All went well until the dermatologist moved uptown. Then his prescribing habits changed.
Suddenly acne was no longer simple. Several times he prescribed medicines that our insurance wouldn't cover, at hundreds of dollars per prescription, and no explanation forthcoming.
Patients who are passive in the face of such abuse drive up costs for everyone. In describing what he calls the top five reasons healthcare is broken, Alex Rivlin of Insuremonkey (above) offers special contempt for what might be called the doctor-detailer complex.
Detailers, in this case, are drug company representatives who are supposed to educate doctors on the latest treatments, but instead ply them with samples and small gifts to encourage prescription of brand-name drugs.
Three of the five causes Rivlin cites involve drugs. Payment systems reward sickness instead of health. Suppliers spend big on lobbying to keep things as they are. And doctors are tied too closely to the drug companies.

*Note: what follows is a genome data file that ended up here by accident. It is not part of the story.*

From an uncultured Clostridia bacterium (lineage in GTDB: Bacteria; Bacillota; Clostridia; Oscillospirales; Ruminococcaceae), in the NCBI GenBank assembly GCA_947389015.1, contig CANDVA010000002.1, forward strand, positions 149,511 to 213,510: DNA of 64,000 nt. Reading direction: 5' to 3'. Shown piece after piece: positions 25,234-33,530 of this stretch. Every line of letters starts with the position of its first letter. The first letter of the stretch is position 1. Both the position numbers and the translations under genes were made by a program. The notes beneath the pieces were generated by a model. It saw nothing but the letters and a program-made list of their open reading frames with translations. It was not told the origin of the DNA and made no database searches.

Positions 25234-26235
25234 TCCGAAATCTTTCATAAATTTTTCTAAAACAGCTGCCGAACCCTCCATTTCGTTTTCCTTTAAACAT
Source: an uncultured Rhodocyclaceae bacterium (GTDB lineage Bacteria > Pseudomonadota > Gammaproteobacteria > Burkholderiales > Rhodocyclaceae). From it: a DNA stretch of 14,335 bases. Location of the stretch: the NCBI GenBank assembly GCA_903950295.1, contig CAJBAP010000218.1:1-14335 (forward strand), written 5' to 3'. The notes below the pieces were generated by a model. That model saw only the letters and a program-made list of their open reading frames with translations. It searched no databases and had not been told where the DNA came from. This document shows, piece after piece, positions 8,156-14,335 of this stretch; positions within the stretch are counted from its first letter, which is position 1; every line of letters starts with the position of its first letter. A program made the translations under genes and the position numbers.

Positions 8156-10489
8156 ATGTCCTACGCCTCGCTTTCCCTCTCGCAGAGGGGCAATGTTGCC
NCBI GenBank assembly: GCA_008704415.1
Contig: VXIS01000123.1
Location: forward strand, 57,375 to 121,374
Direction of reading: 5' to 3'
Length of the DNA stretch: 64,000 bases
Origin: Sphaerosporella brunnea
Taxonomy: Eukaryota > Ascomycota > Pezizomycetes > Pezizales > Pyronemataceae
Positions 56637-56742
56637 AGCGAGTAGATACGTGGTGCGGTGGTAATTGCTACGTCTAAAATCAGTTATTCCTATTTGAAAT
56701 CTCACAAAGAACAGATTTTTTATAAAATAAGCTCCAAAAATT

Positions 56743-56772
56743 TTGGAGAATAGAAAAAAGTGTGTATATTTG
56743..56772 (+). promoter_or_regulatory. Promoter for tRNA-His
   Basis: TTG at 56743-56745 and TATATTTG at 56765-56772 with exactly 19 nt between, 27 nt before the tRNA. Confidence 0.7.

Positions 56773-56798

Many of our cost problems are tied to market incentives. Doctors who own clinics, or consult with drug companies, practice defensive medicine and then blame the plaintiffs' bar. Hospitals have an incentive to stay full, because empty beds bring no income.
In tracking the debate now taking place in Washington, many positions are set by views on what drives cost inflation. The plans now before the House and Senate blame a lack of preventive care, and good information to drive cost-effective care. Republican plans blame the lawyers, and consumer desires to live forever regardless of cost.
The hope is that the final bill will create market incentives that break the doctor-detailer complex, that pay for wellness instead of just sickness, and that bend the cost curve down toward what our economic competitors pay.
Smart policies will slow the inflation businesses now see in their health costs, making them more competitive, and put some costs on everyone's shoulders because even healthy people need care.
Just remember that our competitors' costs are continuing to rise, too. To the inevitability of death and taxes, add health care inflation.